One of the big puzzle pieces for the future involves what place 18,000 permanent deacons will have in the church. The deacons constitute another layer of all-male clergy, most of them married, with 40 percent of parishes served by at least one.

This book, far from dissonant, contains the basic score that we all have to master before any improvising can occur. Send your bishop a copy. Make sure the pastor has one. Use it to start a discussion group with parishioners.

The questions that flow from this work regarding the shape of the future, how pastoral planning proceeds, the place of laity, especially women, within the future church, are many and sometimes quite challenging. The future church will occur, of course, if for no other reason than that millions of Catholics will remain Catholic. Their determination is evident.

The question for all of us is whether the church will continue to confront the future by lurching from crisis to crisis, from one financial difficulty to another, trying to patch things together on the run. Or will we engage a more deliberate planning, one that capitalizes on consultative models already functioning in some places, to cut a clearer path to the future?

Tom Roberts is NCR editor at large. NCR’s book reviews can be found at NCRonline.org/books.]

This story appeared in the Feb 10-23, 2017 print issue under the headline: Reshaping the Catholic landscape.
The “distinguishing mark” of the “prophetic witness,” she writes in one essay, “involves discerning and responding to … ‘the signs of the times.'”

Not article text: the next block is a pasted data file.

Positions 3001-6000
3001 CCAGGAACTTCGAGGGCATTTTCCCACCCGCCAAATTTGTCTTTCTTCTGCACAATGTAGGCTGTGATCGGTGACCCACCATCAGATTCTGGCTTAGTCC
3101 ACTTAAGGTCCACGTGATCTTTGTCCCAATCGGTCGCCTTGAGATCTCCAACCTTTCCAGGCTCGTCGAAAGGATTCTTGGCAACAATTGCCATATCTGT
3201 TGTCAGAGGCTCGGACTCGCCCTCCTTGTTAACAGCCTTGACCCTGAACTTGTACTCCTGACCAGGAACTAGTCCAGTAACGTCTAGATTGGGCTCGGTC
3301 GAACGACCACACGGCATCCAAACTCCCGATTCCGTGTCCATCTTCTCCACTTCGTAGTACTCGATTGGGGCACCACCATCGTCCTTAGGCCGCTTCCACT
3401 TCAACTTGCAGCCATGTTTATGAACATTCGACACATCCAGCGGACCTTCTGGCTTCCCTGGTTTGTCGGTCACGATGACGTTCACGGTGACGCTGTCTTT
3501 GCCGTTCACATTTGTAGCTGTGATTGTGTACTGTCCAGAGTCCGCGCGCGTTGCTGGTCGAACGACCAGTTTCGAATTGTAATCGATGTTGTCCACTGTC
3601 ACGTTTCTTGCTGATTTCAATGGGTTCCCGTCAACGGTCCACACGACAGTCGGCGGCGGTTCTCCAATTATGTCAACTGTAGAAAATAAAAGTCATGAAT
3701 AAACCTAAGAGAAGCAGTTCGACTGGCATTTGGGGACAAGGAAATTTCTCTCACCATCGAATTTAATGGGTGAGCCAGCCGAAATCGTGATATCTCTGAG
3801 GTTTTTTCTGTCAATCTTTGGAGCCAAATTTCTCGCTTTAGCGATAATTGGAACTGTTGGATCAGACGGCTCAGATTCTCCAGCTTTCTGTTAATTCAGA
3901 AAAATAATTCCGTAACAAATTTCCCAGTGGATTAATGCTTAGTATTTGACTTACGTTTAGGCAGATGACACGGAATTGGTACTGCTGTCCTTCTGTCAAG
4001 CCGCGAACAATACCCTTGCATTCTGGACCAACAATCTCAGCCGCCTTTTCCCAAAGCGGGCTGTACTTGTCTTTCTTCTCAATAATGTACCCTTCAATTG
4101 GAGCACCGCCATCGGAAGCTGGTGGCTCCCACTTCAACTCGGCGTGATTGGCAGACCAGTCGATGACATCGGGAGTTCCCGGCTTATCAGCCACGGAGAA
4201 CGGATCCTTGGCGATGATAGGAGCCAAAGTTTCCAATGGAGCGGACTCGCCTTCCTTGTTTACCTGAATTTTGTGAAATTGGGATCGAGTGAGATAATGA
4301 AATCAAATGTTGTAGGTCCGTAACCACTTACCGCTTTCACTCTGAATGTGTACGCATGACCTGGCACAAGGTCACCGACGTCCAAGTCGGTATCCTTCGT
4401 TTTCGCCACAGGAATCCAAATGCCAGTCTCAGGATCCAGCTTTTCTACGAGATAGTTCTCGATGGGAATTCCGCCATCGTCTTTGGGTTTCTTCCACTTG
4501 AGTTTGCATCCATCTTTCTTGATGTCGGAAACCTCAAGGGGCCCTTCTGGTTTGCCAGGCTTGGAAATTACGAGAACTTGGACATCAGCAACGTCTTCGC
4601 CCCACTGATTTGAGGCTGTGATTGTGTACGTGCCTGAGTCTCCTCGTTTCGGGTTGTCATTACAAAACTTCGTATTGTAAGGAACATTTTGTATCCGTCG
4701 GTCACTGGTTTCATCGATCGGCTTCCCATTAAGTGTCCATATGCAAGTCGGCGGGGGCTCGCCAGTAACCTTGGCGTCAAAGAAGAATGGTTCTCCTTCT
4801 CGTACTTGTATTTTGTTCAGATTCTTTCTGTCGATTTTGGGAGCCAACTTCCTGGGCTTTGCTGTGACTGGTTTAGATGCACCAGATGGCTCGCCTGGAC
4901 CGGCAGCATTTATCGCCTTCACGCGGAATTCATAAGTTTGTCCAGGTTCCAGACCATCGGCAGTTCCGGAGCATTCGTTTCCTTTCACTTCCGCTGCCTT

The future of religious life and the plight of young adult Catholic women
Lately there has been a lot of talk about the future of religious life in the pages of NCR.

In August, Monica Clark reported from the annual meeting of the Leadership Conference of Women Religious (LCWR). Facing the challenges of aging sisters and smaller numbers of vocations, the entire conference was dedicated to contemplating what God was calling forth from these communities.

“We sense that something new is emerging,” said St. Joseph Sr. Carol Zinn, a member of LCWR’s executive committee, “but we certainly don’t yet know what it will look like.”

Later that month, Tom Roberts entered the conversation to offer a correction to the idea, widely held by many conservative Catholics, that traditional religious communities are experiencing a robust increase in vocations.

The conservative orders, Roberts demonstrated, account for only 5 percent of women religious in the United States. Last year, the highest number of professions among any community was nine. Neither the conservative orders nor the communities affiliated with LCWR have a retention rate higher than 50 percent prior to the profession of final vows.

“In the end,” Roberts concluded, “all of this may be panning for gold on opposite sides of a creek going dry.”

NCR blogger Mary Ann McGivern, a Sister of Loretto, responded to Roberts by offering her own experience of living in a Catholic Worker House for three decades.

It’s a “vibrant young community,” she writes, that devotes itself to “praying together, holding discussions to clarify thought, publishing journals, and doing the corporal works of mercy.”

“It’s not a matter of which religious style will win out,” McGivern states, “but whether we trust in the Spirit of God acting in each of us.”

And perhaps no one has contributed more to this topic in the NCR than Sandra Schneiders. In the last two years, she has published numerous essays on religious life as a “prophetic life form.” The “distinguishing mark” of the “prophetic witness,” she writes in one essay, “involves discerning and responding to … ‘the signs of the times.'”

As Heidi Schlumpf wrote in her coverage of Schneiders’ recent address at St. Mary’s College, the sister and scholar projected that “women’s ministerial life has a future in this time and beyond.”